Pension Benefit Reductions Approved for Two Pension Funds
The U.S. Treasury Department recently approved pension benefit reductions for two pension funds, the Western States Office and Professional Employees Pension Fund (“Western States”) of Portland, Ore., and the Ironworkers Local 16 Pension Fund (“Ironworkers”) of Towson, Md.
Both the Western States and the Ironworkers pension funds filed applications with the U.S. Department of Treasury in accordance with the requirements of the Multiemployer Pension Reform Act of 2014 (MPRA). The benefit reductions take effect on October 1, 2018.
The Western States fund reportedly held $336 million in pension fund assets as of Jan. 1, compared to liabilities of $525 million, meaning the fund was only 64 percent funded. The Ironworkers fund was at a similar 64.2 percent funding level, with $78 million in pension assets and $121.5 million in liabilities.
The Western States fund will cut benefits by 30 percent for most plan participants, as outlined below, while the Ironworkers will trim benefits by 20 percent.
Both recovery plans are meant to avoid insolvency on the part of the respective pension program. The Western States fund risked insolvency by 2036 if the plan was not approved.The Ironworkers fund faced a slightly shorter time frame with insolvency projected by 2032.
The Western States Fund included 7,331 participants and beneficiaries who were eligible to vote, and 7,232 of these individuals were mailed a ballot (99 could not be located). The measure would be defeated only if a majority of eligible voters rejected the plan. In fact, 32 percent of voters did reject the plan while only 920 approved, but almost 4,000 participants failed to return a ballot. As a result, the measure passed.
The Ironworkers vote encountered a delay when the Treasury Department, which administers the voting process, announced that a mechanical printing error voided the first round of ballots. A subsequent mailing was initiated, and all Ironworkers who cast a ballot from the first mailing were instructed to vote again. The final deadline to vote was on Monday, September 17, 2018.Of the fund’s 1,044 participants, 33.9 percent voted to reject the benefit reduction. However, the measure passed because a majority of eligible voters did not return a ballot.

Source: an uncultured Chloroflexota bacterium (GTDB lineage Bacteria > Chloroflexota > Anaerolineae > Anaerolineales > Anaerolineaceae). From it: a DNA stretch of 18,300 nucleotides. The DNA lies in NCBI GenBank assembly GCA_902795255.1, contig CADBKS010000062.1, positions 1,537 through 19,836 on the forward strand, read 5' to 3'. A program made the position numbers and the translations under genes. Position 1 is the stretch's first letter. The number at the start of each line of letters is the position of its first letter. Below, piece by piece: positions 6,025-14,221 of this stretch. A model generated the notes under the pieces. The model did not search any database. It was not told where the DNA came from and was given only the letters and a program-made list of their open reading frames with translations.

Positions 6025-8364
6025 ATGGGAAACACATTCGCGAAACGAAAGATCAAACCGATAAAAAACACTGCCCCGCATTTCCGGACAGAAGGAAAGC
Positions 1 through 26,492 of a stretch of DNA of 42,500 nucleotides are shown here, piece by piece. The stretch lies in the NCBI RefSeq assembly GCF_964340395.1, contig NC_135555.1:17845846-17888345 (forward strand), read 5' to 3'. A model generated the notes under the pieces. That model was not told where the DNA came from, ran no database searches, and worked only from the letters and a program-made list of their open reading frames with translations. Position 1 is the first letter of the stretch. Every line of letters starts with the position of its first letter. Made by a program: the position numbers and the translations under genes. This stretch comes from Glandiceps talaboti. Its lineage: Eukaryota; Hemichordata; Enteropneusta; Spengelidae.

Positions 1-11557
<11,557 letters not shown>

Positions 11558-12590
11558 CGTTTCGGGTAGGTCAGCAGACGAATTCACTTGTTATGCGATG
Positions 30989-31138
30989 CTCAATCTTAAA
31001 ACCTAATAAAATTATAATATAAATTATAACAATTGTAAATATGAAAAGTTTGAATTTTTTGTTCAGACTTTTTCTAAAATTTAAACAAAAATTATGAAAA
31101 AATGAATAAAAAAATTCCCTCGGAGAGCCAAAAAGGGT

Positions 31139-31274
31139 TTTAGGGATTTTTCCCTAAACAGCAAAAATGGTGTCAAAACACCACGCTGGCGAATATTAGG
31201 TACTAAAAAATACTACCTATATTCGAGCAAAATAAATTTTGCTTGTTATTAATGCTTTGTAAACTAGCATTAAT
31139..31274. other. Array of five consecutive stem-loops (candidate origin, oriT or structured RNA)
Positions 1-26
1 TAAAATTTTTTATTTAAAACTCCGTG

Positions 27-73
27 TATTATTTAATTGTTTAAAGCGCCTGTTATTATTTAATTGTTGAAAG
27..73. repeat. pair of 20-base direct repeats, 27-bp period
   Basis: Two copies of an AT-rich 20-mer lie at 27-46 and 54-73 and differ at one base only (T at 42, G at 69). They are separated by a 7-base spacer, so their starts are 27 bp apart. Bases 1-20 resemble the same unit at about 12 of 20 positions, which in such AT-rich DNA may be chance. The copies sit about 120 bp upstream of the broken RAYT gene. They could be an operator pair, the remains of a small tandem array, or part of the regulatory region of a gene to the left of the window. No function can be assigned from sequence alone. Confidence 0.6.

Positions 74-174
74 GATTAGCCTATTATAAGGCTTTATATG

There are 10 other pension benefit reduction applications currently under review by the U.S. Treasury, which has now approved seven applications and rejected five others. The Western States fund went through three applications to the U.S. Treasury Department for the reduction of benefits until the plan was accepted, while the Ironworkers plan went through two applications. The U.S. Treasury Department approved both plans on August 3rd, 2018.
Pursuant to the requirements of MPRA, both funds subsequently initiated a voting period in which participants of the plan had the opportunity to vote to approve or reject the suspension of benefits as specified in each individual recovery plan.
HOW PENSION FUNDS CALCULATE BENEFIT REDUCTION LEVELS
The two pension plans used different calculations to determine the percent by which benefits will be reduced.
For the Western States plan a 30 percent reduction in benefits will be applied to most participants and beneficiaries. Exceptions are being made on a sliding scale for participants age 75 and older as of October 31, 2018. At the lower end of the scale, 75 year-old participants will be subject to the full 30 percent reduction, while participants 80 years or older will not see their benefits reduced. Disability pensions are also not reduced. No participant will be subject to a reduction below 110% of the PBGC guaranteed benefit level.